• In Russian, there are only three tenses: past, present and future. (Some linguists go even further and say that Russian has only two grammatical tenses: present-future and past).
  • In the present and future tenses (or present-future), there are two conjugations; like in Spanish, each has six different forms: 1st singular, 2nd singular, 3rd singular, 1st plural, 2nd plural, 3rd plural.
  • In the past tense, there is no difference between 1st, 2nd and 3rd, but the verbs are number- and gender-specific.
  • There are no such things as perfect, imperfect or pluperfect tense. Instead, most verbs come in two flavours, imperfective (несовершенный вид) and perfective (совершенный вид).
  • There is only one type of verb “to be”: быть (unlike Spanish ser and estar). This verb is hardly ever used in present tense, so some apparently complete sentences do not contain a verb, for example «Я — русский», “I (am) Russian”.

д. Articles

  • That’s easy: Russian does not use articles. (Nor does Finnish.)

the present simple is not that simple

The only simple thing about the present simple is that we use one word (e.g. use) rather than two (e.g. has used or is using). That the verb form, except when one uses third-person singular, is the same as the infinitive, does not make it any simpler. Nor does the present simple always refer to present. To use another frequency adverb, it hardly ever specifically refers to present. (I didn’t realise that until I started to prepare my lesson on present simple last week.)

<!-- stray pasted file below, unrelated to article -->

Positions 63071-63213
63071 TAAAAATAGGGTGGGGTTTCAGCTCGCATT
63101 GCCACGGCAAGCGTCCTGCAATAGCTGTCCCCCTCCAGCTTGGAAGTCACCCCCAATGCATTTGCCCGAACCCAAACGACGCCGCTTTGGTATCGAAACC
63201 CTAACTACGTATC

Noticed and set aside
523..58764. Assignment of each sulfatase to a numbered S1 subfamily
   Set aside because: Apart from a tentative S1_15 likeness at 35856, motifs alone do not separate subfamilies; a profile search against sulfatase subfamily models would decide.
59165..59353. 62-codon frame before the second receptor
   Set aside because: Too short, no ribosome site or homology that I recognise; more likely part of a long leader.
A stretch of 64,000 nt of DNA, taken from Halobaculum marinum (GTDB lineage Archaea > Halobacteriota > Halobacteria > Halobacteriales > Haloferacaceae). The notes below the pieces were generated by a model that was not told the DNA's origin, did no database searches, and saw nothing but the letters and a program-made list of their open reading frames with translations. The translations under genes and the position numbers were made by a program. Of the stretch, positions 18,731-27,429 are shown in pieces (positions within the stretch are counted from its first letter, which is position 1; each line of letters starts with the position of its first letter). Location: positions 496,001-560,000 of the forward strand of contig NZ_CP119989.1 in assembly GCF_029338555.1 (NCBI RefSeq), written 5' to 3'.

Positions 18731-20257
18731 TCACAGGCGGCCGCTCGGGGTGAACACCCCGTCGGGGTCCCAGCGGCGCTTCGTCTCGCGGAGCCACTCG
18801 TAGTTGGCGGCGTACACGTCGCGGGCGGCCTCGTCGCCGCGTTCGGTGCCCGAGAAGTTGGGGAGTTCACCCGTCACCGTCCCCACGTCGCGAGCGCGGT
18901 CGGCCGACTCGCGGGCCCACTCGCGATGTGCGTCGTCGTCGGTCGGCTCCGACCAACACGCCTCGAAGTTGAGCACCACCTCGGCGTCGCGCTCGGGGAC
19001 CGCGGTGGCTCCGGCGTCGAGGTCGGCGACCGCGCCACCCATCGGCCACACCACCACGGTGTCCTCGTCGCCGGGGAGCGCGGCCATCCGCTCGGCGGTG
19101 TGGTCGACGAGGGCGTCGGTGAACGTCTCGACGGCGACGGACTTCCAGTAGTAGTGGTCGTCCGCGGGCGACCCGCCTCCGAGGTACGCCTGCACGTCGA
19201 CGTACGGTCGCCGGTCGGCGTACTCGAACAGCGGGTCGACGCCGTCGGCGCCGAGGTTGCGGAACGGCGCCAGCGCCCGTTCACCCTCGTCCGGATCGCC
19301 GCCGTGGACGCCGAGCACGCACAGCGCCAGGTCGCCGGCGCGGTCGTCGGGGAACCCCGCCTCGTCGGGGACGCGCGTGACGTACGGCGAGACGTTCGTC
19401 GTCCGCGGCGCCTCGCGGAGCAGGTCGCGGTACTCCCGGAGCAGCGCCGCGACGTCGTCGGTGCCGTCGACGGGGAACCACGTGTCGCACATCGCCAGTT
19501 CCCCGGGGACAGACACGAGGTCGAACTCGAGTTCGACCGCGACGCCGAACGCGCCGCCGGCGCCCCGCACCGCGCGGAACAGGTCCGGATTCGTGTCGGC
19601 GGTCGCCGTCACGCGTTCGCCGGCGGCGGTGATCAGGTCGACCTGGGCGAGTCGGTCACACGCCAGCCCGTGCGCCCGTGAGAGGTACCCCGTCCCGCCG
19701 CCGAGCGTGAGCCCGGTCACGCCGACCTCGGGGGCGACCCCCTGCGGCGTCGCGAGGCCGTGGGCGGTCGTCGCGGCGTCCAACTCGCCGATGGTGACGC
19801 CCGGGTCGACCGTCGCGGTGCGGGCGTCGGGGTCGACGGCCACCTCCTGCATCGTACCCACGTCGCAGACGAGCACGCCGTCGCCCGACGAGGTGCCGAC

The main use of present simple is to describe habitual actions, such as daily (weekly, monthly etc.) activities. When we say “Ritchie plays guitar” that does not refer to Ritchie’s activity at this exact moment. Right now he may be fast asleep. The grammar books often contrast present simple with confusingly named present continuous (“Ritchie is playing”). Why it is called continuous? All physical processes have some continuity, i.e. take non-zero time. Still, I’d say the tense expressing habitual actions has more right to be called continuous, for they continue for longer time.

Sure enough, present simple is also used to state “general truths”, such as “the entropy of an isolated system never decreases”. By definition, general truth is generally true for the present just as it is for the past and the future.

Perhaps the only scenario when the present simple really deals with the events in present is a live commentary. We heard a lot of it during the last World Cup — insert your favourite quote here.

much less than quite a few

Yes, you have guessed right. The title gave me away. Few things annoy me more more than insistence on using fewer when less is as good (or better). I mean, it all was discussed ad nauseam already. But here we go again, another grammar quiz, another grammar discussion, another series of moans that the English language is going to the dogs. What, Scarlett Johansson dares to say “Less sugar, less bottles”? In the Super Bowl Commercial? Oh dear.

While few (or many) is used with count nouns and little (or much) is used with mass nouns, the “rule” that comparative less and superlative least cannot be used with count nouns is debatable. Five years ago, Tesco (in)famously changed their “Ten items or less” checkout sign after complaints from some language purists. But this rule goes against both historical and modern usage of less with count nouns. Michael Swan says in his classic Practical English Usage (3rd edition, Oxford University Press, 2005, p. 301):